- Title: WEST BANK: Palestinians mark "Nakba" with events across occupied West Bank
- Date: 8th May 2008
- Summary: BOYS CLAPPING AND MARCHING IN DEMONSTRATION
- Embargoed: 23rd May 2008 13:00
- Topics: History
- Reuters ID: LVA5HYG8I5YQH5N2NHEEQCPXUNJO
- Story Text: Palestinians living in refugee camps and towns in the occupied West Bank march with a 10-meter long key symbolising the dispossession of homes they were expelled or fled from, when Israel established its independence in 1948.
Sixty years after they were expelled or fled their homes in fighting that erupted after Israel declared its independence, Palestinian refugees claimed their right of return to their homes and presented a 10-meter long key to symbolise their dispossession.
Hundreds of people marched from the Dahaisha camp in the occupied West Bank to the city of Bethlehem, to mark the "Nakba", meaning catastrophe in Arabic, when the Jewish state was established on lands Palestinians demand to go back to.
The key, which organisers of the event said will be presented to Guinness World Record in a bid to set a world record, was carried on a truck driving through the camp and town's streets. "We will not give up the right of return", read a big banner decorating the truck.
An elderly Palestinian refugee presented his own key at the rally.
"This is my house's key in Palestine in Beit Jibrin. My house's key in Beit Jibrin. This is the key of the house which is still there, I have the papers of the house, I can show them to you," the man said.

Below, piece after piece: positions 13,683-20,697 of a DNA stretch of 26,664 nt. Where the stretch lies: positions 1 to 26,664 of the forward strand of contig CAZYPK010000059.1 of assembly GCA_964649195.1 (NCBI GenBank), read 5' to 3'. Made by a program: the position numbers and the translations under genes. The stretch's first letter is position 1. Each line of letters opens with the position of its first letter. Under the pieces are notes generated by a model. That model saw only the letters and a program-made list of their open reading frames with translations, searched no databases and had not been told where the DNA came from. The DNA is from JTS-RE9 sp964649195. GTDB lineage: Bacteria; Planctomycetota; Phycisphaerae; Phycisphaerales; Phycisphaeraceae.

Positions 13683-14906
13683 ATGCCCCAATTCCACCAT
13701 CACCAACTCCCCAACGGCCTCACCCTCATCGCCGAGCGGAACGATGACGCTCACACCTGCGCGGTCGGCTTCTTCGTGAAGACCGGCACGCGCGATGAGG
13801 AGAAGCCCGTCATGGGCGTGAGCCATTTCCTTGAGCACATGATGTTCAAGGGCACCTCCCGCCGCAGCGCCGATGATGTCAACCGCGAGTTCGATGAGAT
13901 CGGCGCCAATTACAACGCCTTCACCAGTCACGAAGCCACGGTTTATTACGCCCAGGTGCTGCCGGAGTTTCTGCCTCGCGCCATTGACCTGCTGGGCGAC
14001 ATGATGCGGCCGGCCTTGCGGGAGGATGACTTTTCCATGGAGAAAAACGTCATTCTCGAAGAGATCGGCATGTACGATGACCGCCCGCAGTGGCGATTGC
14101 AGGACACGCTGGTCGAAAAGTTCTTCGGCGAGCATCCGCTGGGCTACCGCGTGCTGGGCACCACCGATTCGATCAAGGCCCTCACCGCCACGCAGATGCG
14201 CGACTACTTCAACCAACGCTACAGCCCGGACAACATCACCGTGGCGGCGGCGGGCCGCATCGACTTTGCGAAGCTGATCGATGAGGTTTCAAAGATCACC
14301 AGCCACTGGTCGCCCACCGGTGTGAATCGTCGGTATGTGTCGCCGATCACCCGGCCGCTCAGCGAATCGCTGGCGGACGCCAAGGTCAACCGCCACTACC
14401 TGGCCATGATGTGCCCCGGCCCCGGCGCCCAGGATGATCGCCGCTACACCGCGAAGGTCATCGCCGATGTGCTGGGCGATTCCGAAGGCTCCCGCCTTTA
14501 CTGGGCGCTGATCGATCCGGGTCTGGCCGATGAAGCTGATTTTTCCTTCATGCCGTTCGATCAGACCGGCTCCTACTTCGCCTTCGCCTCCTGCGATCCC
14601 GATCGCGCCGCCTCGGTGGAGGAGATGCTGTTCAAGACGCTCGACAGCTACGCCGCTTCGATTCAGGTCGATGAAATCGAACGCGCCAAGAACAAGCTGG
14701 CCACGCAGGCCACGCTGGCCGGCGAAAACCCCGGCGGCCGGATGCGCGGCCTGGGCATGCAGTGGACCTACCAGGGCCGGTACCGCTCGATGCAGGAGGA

In Ramallah, Palestinian Prime Minister Salam Fayyad opened the start of Nakba events in the Palestinian territories.
He attended an event, where tents were setup to symbolise a refugee camps.
"We are taking part in inaugurating the activities connecting with commemorating the 60th anniversary of Nakba, the day when we Palestinian people, were dispossessed and displaced," Fayyad said.
The Arab states surrounding British Mandate Palestine went to war in 1947 over a U.N. resolution dividing Mandate Palestine into two states, one Jewish, the other Arab. They said it was unfair to lose what they deemed ancestral lands to accommodate Jewish immigrants seeking a state after the Nazi Holocaust, in what the Jews saw as a return to their ancient Biblical Jewish homeland.
But the Zionist forces took a larger chunk of Palestine than the one allotted to them under the UN partition plan, and some 750,000 Palestinians were expelled or fled during the 1947/48 hostilities. The Palestinians refer to that entire experience, which also saw the destruction of some 400 Palestinian villages, as the "Nakba" or "catastrophe".
Today, those who became refugees in 1947/48, and their descendants, make up a Palestinian refugee community of some 4.5 million in Arab east Jerusalem, the West Bank, Gaza and abroad. Many hope to return to homes in what is now Israel under any future peace accord.
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